Since 2008 financial crisis, stock market prices have been driven by an expansive monetary policy followed by the FED via extremely historical low interest rates (photo 1) and QE program. If we look closer to the S&P 500 and compare it to FED´s balance sheet (photo 2) you can observe a positive nearly perfect correlation between them, which makes clear what has been the main driver in equity prices.
Revenues have risen not because companies have become more competitve, but because they have leveraged to acquire new companies due to low cost of borrowing money, making total revenue higher. Just as Carl Icahn says in a recent video, stock buybacks have driven stock prices higher in companies with extremely high P/E multiples. What will happen to revenues when money starts to get more expensive (due to increasing rates) and companies are not encouraged to acquire other companies? They will fall, and stock prices will fall with them.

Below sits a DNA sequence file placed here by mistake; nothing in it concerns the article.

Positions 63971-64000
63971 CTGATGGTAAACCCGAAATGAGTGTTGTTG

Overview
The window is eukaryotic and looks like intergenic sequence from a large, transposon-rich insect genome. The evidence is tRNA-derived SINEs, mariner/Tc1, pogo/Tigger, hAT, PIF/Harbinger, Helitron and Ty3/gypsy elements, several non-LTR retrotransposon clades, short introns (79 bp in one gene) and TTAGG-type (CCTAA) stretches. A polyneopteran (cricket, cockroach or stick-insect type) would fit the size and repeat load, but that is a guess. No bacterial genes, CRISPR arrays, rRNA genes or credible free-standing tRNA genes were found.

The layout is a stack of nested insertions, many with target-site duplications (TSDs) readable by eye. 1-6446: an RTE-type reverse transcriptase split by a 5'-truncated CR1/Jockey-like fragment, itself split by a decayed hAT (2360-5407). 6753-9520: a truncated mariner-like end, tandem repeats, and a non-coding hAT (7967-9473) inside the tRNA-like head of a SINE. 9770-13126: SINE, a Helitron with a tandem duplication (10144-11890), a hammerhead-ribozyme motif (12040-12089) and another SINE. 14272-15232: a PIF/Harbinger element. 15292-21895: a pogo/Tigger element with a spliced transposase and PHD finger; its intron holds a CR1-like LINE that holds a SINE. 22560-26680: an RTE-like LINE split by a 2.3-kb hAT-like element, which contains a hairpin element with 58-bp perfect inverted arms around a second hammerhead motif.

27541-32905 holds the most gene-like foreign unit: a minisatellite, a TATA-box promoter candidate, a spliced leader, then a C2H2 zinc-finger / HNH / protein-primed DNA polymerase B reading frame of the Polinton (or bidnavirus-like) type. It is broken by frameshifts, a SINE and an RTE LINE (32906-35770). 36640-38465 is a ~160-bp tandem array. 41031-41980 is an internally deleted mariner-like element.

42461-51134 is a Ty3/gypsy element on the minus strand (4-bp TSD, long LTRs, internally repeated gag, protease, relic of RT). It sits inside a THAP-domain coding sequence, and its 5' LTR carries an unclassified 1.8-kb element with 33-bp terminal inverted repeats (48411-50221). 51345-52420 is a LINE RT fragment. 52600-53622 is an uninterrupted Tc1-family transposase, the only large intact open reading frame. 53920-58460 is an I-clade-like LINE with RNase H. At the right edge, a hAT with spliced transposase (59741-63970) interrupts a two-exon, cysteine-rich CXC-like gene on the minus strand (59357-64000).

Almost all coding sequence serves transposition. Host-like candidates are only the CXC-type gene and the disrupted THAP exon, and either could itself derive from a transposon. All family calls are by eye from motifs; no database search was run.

Just look at the main image of this post 1991-2015 (from an update I made last week), aside of valuations, from a historical technical perspective, the S&P 500 is also extremely overbought. Historical Q-ratio also shows the market is extremely overbought (photo 3). Sometimes we need to look a longer timefrimes to realise the magnitude of the turmoil it´s about to come. Although most investment banks claim this is only a small correction, I believe it´s going to be a pretty big one making the S&P move down to at least 1700 points, the difference with 2008 is rates can´t move lower (only more QE will avoid slump by maintaining prices artificially).
Time will tell who is correct but don´t forget banks need buyers when they sell assets in their books. Nobody would buy them if they announced a severe market drawdown (at least in my modest opinion).